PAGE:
Can a headset make a bike faster? Can the buzz of a hub amplify the pleasure of freewheeling down a mountain? When the company bringing the components to life is Chris King, the chances are, yes! To most cyclist, Chris King is royalty, the type of company a rider automatically adorns their bike with. The type of company that creates excitement with every move they make!
our new favorite color!
Without surprise, a good amount of excitement came over us when we found out Chris King was releasing two new colors, matte tortoise and matte mango. Two perfect new colors to bring life and excitement into future bike builds. Our excitement soon boiled over when we received a call from Rob English asking us to create the paint design for a dream bike build that would be a part of the Chris King launch party for their two new colors. “Can you build a bike around some fresh Chris King parts in matte mango?”, yes we can, with pleasure!
Off to the sketchbooks we went! The design had to be fun and colorful yet needed a sense of order as to not take away from the Chris King components going on the frame. Should we create a pattern for the design? Maybe some bold color blocking would do the trick! As we played with various concepts we kept coming back to the thought of fun! As a company Chris King is both extremely precise and yet extremely fun. It really is hard to look at a bike with a colorful King headset installed and not think of the build as fun. So it was decided, we had to design the bike around both being fun and being precise! Now we just had to figure out how to do that on a bicycle!
The first concepts played with two colors being pulled away from each other in an uniformed fashion, a good start but we needed more fun! As we played with more ideas the idea of playing with splattered paint came to mind, can we add order to some Jackson Pollock action? Upon looking at some images of Pollock’s paintings hanging against a clean white wall the answer soon became clear, this was the direction we wanted to head down. Luckily for us the eventual owner of the bike was very open to letting us play with the concept and so we did.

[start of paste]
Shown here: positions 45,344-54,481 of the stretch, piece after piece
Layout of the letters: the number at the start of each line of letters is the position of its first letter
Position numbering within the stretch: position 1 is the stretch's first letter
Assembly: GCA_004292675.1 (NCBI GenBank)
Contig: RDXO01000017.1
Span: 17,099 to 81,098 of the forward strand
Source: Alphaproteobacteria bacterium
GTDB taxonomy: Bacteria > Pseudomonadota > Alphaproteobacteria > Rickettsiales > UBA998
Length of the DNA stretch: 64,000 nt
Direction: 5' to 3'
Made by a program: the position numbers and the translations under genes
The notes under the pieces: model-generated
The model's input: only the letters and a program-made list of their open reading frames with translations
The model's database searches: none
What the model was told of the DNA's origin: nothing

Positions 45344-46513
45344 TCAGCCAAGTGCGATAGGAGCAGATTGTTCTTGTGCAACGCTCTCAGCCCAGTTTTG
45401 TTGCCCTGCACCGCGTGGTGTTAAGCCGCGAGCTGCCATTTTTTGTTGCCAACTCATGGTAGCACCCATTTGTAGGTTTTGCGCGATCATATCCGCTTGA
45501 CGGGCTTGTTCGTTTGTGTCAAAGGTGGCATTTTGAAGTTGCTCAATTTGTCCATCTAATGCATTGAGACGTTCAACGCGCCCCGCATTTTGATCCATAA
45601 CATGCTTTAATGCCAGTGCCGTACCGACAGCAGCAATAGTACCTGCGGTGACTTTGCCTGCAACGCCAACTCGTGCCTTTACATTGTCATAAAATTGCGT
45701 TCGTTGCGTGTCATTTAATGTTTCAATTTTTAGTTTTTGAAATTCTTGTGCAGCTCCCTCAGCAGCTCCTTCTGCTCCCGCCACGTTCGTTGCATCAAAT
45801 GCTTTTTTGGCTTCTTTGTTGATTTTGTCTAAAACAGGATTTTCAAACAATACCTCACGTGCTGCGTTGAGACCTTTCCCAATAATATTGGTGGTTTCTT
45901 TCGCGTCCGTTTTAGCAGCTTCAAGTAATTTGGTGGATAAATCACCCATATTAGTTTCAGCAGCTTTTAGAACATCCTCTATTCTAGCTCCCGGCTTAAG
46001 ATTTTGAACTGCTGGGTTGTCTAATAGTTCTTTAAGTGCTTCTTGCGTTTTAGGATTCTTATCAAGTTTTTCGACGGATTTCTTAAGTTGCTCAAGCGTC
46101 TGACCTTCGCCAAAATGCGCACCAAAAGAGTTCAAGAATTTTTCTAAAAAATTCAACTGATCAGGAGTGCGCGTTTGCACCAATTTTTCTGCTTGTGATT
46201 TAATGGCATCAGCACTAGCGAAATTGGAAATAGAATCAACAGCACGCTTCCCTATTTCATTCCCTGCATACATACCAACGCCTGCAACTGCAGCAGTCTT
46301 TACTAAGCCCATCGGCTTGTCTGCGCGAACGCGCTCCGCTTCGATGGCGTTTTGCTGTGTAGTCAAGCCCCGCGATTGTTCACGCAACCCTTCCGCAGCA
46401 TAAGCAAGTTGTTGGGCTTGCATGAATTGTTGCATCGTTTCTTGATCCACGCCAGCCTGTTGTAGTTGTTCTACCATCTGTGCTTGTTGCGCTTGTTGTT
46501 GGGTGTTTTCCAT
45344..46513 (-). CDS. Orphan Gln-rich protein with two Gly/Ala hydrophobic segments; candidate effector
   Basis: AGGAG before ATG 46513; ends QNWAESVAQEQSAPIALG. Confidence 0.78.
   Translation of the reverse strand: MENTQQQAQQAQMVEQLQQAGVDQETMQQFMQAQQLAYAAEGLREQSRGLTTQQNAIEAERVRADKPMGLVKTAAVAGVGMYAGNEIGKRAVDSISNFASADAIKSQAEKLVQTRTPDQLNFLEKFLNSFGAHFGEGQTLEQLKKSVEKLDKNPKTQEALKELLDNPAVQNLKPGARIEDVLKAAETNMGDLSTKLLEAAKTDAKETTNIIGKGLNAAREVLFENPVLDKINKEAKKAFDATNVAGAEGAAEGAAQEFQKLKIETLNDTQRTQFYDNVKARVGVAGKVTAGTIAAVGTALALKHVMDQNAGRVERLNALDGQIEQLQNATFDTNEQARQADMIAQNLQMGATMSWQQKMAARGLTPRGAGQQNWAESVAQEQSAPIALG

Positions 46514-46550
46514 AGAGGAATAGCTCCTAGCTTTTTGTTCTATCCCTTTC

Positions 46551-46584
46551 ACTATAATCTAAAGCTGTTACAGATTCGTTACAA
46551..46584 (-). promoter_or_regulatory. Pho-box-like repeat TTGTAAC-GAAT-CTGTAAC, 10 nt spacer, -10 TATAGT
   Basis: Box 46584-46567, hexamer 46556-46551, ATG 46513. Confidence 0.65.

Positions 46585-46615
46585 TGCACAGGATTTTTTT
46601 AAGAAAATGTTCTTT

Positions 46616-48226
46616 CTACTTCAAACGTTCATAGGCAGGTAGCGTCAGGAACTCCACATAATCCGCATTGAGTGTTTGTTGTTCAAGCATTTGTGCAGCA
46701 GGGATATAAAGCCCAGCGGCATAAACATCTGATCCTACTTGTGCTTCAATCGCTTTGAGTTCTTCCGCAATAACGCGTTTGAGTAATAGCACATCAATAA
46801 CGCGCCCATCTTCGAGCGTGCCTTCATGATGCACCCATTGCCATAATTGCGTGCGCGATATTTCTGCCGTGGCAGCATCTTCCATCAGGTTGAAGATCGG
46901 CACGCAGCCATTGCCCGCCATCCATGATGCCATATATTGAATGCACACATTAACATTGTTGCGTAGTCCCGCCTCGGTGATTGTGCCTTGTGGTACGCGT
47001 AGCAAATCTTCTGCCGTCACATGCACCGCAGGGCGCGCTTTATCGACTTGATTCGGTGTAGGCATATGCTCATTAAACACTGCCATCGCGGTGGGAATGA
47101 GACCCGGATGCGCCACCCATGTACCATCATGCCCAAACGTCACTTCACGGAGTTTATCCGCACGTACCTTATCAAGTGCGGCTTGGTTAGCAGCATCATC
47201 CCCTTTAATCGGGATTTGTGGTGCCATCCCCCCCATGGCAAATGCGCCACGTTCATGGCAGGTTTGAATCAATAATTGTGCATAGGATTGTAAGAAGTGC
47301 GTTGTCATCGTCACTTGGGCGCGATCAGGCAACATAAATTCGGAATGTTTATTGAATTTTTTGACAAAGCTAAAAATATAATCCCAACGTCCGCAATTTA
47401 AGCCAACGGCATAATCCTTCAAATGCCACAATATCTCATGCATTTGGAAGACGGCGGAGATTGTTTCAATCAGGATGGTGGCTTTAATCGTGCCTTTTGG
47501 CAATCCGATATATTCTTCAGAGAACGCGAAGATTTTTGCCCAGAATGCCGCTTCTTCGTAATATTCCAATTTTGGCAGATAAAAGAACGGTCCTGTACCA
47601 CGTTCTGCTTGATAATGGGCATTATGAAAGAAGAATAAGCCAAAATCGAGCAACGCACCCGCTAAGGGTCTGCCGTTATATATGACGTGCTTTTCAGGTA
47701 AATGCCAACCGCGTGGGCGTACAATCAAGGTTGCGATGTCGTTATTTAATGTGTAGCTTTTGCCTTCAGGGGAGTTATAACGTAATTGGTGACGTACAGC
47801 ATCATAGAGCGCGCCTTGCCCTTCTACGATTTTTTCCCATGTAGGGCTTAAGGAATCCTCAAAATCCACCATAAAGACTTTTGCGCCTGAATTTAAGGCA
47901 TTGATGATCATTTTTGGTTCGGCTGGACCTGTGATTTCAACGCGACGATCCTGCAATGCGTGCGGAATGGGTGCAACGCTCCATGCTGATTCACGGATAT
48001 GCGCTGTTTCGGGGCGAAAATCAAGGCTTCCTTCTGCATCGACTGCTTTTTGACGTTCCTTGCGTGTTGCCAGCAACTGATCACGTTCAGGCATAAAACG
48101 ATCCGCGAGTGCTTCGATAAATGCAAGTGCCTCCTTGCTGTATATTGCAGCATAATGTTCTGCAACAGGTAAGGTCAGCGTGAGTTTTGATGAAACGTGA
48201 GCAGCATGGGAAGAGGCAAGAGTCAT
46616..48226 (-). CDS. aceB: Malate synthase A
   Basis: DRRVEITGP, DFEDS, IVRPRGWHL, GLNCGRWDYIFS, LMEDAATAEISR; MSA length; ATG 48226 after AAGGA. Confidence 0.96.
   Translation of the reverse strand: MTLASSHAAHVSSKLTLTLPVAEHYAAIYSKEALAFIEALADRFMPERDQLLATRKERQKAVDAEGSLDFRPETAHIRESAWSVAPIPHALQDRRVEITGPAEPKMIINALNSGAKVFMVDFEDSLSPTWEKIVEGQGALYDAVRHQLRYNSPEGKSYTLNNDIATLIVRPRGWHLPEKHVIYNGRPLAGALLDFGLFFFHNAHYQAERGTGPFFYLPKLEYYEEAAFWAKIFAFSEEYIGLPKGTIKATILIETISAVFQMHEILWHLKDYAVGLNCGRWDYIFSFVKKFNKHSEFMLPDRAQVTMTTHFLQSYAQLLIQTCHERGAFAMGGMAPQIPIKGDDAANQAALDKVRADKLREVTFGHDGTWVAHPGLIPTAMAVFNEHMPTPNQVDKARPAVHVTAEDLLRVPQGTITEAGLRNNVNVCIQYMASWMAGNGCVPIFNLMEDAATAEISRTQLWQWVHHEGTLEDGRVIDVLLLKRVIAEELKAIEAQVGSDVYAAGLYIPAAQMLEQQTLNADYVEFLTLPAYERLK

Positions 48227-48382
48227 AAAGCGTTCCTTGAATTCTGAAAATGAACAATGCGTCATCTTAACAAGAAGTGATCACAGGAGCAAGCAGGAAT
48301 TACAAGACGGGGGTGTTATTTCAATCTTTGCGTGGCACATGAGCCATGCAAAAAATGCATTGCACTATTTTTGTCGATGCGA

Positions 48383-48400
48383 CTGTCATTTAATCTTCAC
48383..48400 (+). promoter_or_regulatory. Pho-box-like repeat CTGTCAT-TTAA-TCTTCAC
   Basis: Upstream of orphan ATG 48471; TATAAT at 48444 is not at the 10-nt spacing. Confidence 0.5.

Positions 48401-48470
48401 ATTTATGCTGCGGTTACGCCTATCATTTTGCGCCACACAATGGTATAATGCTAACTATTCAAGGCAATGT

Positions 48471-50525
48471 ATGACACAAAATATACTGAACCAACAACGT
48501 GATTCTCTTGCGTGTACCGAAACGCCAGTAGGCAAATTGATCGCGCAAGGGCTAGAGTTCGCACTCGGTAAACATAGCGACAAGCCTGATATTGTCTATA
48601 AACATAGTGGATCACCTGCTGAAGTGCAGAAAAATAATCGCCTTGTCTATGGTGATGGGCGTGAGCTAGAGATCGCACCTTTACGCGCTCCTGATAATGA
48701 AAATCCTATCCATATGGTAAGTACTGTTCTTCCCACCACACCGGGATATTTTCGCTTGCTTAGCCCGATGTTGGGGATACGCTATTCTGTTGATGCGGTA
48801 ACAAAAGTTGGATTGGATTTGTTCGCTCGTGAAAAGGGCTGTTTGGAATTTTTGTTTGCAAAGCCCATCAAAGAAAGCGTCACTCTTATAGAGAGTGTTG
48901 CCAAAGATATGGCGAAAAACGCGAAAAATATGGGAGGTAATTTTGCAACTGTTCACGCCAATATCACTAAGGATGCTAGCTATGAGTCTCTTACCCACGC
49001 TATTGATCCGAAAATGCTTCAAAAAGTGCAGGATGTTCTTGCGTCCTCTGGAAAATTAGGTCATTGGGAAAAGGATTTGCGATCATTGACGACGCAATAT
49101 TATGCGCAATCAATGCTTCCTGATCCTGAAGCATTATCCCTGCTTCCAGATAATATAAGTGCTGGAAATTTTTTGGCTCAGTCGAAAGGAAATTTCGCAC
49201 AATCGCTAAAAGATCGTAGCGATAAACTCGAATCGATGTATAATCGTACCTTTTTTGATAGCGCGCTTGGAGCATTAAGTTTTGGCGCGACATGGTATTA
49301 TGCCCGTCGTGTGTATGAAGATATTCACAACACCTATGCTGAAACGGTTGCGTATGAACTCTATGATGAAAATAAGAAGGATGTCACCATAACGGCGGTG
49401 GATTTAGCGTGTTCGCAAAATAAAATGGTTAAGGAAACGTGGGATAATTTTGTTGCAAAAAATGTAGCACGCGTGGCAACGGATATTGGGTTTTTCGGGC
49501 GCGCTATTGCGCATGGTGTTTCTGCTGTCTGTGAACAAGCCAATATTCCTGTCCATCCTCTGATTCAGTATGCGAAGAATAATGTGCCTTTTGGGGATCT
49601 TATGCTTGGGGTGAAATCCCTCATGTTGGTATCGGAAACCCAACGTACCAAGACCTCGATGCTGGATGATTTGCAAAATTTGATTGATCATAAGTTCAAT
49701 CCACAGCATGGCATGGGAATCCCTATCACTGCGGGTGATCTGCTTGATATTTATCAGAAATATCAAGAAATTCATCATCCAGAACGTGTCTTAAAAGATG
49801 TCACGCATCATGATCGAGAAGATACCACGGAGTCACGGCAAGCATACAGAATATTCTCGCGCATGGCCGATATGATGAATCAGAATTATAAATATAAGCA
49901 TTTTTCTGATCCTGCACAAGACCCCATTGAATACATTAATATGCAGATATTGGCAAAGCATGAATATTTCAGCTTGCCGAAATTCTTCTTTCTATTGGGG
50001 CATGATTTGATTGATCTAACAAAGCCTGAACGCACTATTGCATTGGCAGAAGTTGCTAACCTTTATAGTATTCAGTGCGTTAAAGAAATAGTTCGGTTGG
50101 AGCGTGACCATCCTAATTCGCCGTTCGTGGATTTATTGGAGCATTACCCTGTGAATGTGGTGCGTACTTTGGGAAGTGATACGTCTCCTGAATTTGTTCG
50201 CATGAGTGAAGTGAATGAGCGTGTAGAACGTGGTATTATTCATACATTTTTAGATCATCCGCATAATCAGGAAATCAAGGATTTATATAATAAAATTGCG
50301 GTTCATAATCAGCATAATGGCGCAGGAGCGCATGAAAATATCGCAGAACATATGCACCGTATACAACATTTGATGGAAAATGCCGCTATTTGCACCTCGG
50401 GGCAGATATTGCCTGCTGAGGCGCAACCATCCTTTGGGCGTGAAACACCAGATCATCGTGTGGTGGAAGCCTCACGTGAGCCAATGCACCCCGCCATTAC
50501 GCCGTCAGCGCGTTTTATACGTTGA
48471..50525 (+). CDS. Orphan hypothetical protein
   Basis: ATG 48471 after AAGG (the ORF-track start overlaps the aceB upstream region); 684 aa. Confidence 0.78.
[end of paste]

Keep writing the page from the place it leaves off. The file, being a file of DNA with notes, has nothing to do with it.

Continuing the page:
Getting the paint splatter just right was critical in the design phase, too tight and it would look busy too loose and it would look like overspray. In the end our painter was able to come up with the perfect splatter, just enough funk to make the bike stand out without making it look chaotic. For the paint breaks we cut the paint in different areas on the top tube and the down tube to keep the paint scheme a bit more organic. We also added alternating paint lines at the paint break to ease the transition of chaos and order, it also gave us some cool lines to play with throughout the paint job.
Elegant distortion is certainly a concept we will continue to explore and expand on. Plus, at least one of us here at the studio will be taking this paint scheme onto their personal bike…Wait to find out who!